The broad strokes of the sultry dragon tattoo on the slender shoulder of Lisbeth heaves and sighs as the atmosphere becomes suffocating. The smoke hangs in the air from all the tensed cigarettes burnt, the black tar lying as a heap, reminiscent of the hearts that collide on the snow laden island in The Girl with the Dragon Tattoo. Fincher conjures the befitting ambiance to the dark themes of the enthralling novel by Stieg Larsson as the striking visual images complements the canvas of concepts squarely in the center.
The Girl with the Dragon Tattoo is an exercise in craftsmanship and deep character study. With an eye on the expansive history of Vagner household, the detailing of rich researches of our unlikely detectives, to the narrowing down of culprit in line with the mystery at its heart, the focus is never lost on the inner struggles of our protagonists. On one hand, we have a chaotic sociopath in Lisbeth Salander having a rough childhood and an inclination towards the unconventional while on the other, we have a writer who is teetering on the verge of losing his credibility and finances. David Fincher’s approach assures that both the leads come out of the whole trial, with an astounding change, transformed by the tribulations of the thriller.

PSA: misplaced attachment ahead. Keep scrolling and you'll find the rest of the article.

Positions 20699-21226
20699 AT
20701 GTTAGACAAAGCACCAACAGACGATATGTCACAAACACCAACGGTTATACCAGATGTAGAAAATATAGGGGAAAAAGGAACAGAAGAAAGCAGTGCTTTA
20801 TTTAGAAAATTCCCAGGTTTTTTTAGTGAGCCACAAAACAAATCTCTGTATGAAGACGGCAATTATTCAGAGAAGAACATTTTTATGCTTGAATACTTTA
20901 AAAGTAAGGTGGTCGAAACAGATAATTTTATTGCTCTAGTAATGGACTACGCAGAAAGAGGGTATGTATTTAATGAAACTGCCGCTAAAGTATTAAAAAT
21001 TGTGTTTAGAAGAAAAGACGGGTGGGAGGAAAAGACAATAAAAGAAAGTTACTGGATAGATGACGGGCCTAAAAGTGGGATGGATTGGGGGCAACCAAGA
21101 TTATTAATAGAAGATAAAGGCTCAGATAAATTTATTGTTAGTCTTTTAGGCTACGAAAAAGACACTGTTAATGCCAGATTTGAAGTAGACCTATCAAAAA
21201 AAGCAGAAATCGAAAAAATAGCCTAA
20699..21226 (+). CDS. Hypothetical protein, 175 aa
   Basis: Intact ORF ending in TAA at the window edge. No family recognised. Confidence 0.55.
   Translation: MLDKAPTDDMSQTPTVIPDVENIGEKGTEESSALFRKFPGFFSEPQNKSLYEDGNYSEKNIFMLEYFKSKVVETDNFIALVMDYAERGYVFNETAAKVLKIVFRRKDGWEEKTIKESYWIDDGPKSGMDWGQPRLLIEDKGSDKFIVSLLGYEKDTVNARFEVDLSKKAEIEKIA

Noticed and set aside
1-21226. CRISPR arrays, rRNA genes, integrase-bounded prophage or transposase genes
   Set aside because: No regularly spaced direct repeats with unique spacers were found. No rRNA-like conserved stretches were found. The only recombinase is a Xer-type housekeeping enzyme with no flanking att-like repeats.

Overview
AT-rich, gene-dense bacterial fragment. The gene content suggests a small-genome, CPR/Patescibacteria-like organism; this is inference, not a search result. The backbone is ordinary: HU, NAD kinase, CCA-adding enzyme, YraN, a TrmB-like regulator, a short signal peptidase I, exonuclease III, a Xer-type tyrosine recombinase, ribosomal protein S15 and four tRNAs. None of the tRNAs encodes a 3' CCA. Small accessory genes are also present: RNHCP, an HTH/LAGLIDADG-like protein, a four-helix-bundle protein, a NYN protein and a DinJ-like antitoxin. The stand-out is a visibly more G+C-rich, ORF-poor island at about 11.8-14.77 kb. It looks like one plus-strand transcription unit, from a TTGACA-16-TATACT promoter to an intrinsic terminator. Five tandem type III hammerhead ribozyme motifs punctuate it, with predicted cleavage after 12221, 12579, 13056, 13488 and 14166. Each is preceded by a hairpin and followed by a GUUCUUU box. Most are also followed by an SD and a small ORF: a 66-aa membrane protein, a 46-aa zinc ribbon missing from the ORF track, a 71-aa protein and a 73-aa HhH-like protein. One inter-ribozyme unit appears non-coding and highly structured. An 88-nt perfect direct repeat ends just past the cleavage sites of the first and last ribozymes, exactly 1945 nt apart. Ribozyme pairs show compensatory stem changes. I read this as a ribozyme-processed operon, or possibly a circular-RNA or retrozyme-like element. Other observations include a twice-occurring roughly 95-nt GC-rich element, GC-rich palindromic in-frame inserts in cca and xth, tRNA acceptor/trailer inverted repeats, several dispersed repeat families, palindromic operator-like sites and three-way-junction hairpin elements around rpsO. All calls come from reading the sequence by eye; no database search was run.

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Technicalities set aside, The Girl in the Dragon Tattoo also set quite a benchmark for eye flinching sexual violence it has up its sleeves. The central ploy at the heart of the affair in itself is sexually charged while also being quite brilliant in its unfolding. David Fincher, with all the his practiced restraints, suck us into his noir world, give time for us to invest and then pull the revealing punches in a subtle fashion.
The Girl With the Dragon Tattoo is seductively violent, deliciously dark and takes us to uncharted psychological territories – the places we are afraid to venture into. With a magnetic central performance from Rooney Mara as the troubled sociopath Lisbeth Salander, David Fincher succeeds yet again in adapting a humongous bestseller. He coils a serpentine of an atmosphere around your neck like a steel wired noose and then, pulls the floor from under your feet.